I have done a handful of inspections as I just recently started my career. I have a few coming up on new builds. Any advice? Are there things I should be paying more attention to or just go about it as a “normal” inspection?
Have you been through this process yet?
Actually, I meet all the requirments to download the logo lol
If they are “completed homes” and haven’t closed yet, keep in mind that some things may not be finished, for example:
Look under sinks BEFORE turning the water on to check the function of the faucet… You just might find something like this. Otherwise treat it like a regular inspection…
If you can preview the property and determine what cladding is on the home you can then look up some best install guidelines. James Hardie has a good one for cement fiber. Then onto vinyl etc.
Down here, siding flashing and clearance is always an issue. I run all windows because they are always problems here. Nail pops on the roof are common as well as vent boots. Grading or slope problems are typical. I also spend more time on cabinets and drawers.
Thanks for the heads up!!
Thanks for the info.
Great tip as this is a very common find in a new home. Often we are called in to do our inspections before the craft are 100% finished.
Hello Kevin -
I’m in Virginia, where we have to be State NRS certified in order to inspect NRS (New Residential Structures). For us - it is the same as a standard full inspection, but also includes finish and cosmetic elements. The inspection typically takes more time than usual.
Based on my personal experience - Common New build items/conditions to watch are: Incomplete trim elements at exterior, glue and/or loose nails on roof surface, unsealed exterior lighting fixtures and receptacles.
Interior - Confirm that appliances have complete installation, such as water line connections to refrigerators, exhaust ducts to dryers, proper installation of garbage disposal, anti-tip devices on stoves, catch-pan drain routing on water heaters and air handlers,
Check every electric receptacle. Check for Hot/cold reverse at all fixtures. Check all 3-way light switches.Open and close all windows and interior doors. Check every smoke/CO alarm (be sure the plastic wrap or painters tape has been removed). Watch for contractors materials like caulk, drywall mud, etc in fixture drains and HVAC returns. And basically check all finish elements as if ‘you’ are buying the home.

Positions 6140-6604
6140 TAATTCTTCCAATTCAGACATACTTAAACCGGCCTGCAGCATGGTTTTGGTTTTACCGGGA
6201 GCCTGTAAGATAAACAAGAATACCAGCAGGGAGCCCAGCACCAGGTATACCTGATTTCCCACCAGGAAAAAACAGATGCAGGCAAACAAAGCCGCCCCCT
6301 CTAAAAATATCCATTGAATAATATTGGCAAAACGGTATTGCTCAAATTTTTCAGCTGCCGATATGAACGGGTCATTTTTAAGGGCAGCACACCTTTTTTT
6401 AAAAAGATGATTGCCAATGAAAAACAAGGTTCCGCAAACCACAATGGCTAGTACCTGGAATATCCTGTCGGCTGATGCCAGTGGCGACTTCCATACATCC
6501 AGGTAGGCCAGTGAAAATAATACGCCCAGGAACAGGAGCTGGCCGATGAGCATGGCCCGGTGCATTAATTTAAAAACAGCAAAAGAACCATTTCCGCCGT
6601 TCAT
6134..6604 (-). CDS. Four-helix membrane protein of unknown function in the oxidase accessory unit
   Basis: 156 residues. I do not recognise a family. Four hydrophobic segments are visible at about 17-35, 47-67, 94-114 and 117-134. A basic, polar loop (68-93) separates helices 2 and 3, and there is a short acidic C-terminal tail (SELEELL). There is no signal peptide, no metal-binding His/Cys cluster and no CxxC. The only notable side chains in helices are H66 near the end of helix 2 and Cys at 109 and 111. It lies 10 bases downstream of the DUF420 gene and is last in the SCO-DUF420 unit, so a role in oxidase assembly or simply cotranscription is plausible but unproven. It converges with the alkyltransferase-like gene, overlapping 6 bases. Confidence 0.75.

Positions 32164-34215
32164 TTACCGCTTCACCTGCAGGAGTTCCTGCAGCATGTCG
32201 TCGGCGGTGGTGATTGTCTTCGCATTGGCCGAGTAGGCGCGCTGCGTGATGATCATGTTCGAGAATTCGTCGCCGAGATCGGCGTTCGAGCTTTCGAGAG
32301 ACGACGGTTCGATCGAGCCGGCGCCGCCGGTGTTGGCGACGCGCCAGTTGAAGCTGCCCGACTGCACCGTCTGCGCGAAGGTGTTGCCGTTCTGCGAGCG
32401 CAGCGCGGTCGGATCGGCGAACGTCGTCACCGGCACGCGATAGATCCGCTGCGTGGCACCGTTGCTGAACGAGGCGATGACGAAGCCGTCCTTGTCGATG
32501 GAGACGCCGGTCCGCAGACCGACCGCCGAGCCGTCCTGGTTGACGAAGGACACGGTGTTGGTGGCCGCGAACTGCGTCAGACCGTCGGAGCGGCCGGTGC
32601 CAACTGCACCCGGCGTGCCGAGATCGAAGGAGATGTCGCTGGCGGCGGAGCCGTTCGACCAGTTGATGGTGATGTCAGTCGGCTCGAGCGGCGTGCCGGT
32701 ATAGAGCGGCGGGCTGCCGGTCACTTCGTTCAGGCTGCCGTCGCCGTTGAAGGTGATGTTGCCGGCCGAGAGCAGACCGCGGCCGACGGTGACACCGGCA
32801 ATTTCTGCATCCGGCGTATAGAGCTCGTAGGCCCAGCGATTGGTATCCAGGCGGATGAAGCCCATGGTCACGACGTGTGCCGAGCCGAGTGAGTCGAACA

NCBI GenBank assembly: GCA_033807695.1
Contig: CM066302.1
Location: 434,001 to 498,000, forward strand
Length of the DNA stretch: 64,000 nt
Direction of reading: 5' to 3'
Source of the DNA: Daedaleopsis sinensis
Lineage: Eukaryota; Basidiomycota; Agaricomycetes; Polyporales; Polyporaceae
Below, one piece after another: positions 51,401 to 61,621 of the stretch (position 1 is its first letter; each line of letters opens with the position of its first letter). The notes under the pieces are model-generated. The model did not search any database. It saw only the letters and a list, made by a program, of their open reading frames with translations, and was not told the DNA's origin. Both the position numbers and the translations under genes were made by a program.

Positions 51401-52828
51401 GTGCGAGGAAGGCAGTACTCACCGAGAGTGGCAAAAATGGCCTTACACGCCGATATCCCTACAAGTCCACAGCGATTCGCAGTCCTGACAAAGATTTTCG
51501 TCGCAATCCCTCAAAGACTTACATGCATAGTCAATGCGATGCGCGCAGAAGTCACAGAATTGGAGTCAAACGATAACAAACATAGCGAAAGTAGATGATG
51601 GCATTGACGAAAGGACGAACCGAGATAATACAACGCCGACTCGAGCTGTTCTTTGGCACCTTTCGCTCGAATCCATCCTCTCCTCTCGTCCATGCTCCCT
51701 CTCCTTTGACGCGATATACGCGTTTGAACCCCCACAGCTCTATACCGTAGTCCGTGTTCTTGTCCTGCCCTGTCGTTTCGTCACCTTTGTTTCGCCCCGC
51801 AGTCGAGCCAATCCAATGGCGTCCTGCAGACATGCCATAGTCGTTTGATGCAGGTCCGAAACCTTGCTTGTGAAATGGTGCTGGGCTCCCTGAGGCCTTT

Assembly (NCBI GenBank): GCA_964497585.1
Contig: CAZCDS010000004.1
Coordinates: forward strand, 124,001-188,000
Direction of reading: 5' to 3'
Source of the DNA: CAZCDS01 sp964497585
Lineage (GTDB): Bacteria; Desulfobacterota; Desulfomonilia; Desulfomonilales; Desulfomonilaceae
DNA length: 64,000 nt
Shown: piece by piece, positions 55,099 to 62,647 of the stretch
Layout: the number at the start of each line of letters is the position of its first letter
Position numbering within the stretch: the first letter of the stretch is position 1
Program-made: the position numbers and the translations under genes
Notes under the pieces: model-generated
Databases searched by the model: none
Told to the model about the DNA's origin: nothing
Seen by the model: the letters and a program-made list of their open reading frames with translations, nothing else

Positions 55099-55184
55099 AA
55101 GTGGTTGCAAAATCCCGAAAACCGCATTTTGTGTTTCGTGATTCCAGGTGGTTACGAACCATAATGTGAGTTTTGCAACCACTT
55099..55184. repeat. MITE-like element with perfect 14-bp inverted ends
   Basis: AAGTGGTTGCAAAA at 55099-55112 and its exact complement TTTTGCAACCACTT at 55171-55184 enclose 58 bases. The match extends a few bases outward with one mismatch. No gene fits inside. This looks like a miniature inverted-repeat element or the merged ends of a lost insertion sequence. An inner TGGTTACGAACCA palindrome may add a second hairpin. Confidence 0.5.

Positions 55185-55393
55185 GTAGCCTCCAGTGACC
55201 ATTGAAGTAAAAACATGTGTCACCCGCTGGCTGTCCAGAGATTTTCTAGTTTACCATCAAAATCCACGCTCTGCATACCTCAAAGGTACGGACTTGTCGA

Thanks so much for the information. I usually inspect like I am buying it lol.
With new homes, you will see a lot of cosmetic defects, but I would make sure your client knows that this is not your main focus. I do point out cosmetic flaws in my report to an extent, but different people have different levels of what they want fixed… That is what the final walkthrough is for with the buyer/builder. They typically let the buyer place pieces of tape around the home on paint and drywall flaws.
Other than that, treat it like any other. I have found areas of attics that are missing insulation, improper panel grounding, missing/damaged flashing, leaking dishwashers (I always take the stuff out and run it, sometimes they are installed, and never even tested)
And a big one you will see ALOT is shingles that are damaged from painters and carpenters. Shingles are put on before the exterior walls and trim are finished. OH, and if the dryer vents out the roof, make sure they removed the screen from the vent boot!! You will be surprised some of the stuff you find that missed county inspectors.
Good advice. Thank you so much!
I see a lot of improper brick veneer installations. Improper flashing around windows or not at all, no weep screed, improper clearance to grade etc… This home I did in January and was 6 months old. OSB was soft and swollen below windows. Builder had to tear it all off and re-do.
Wow that’s insane. Thank you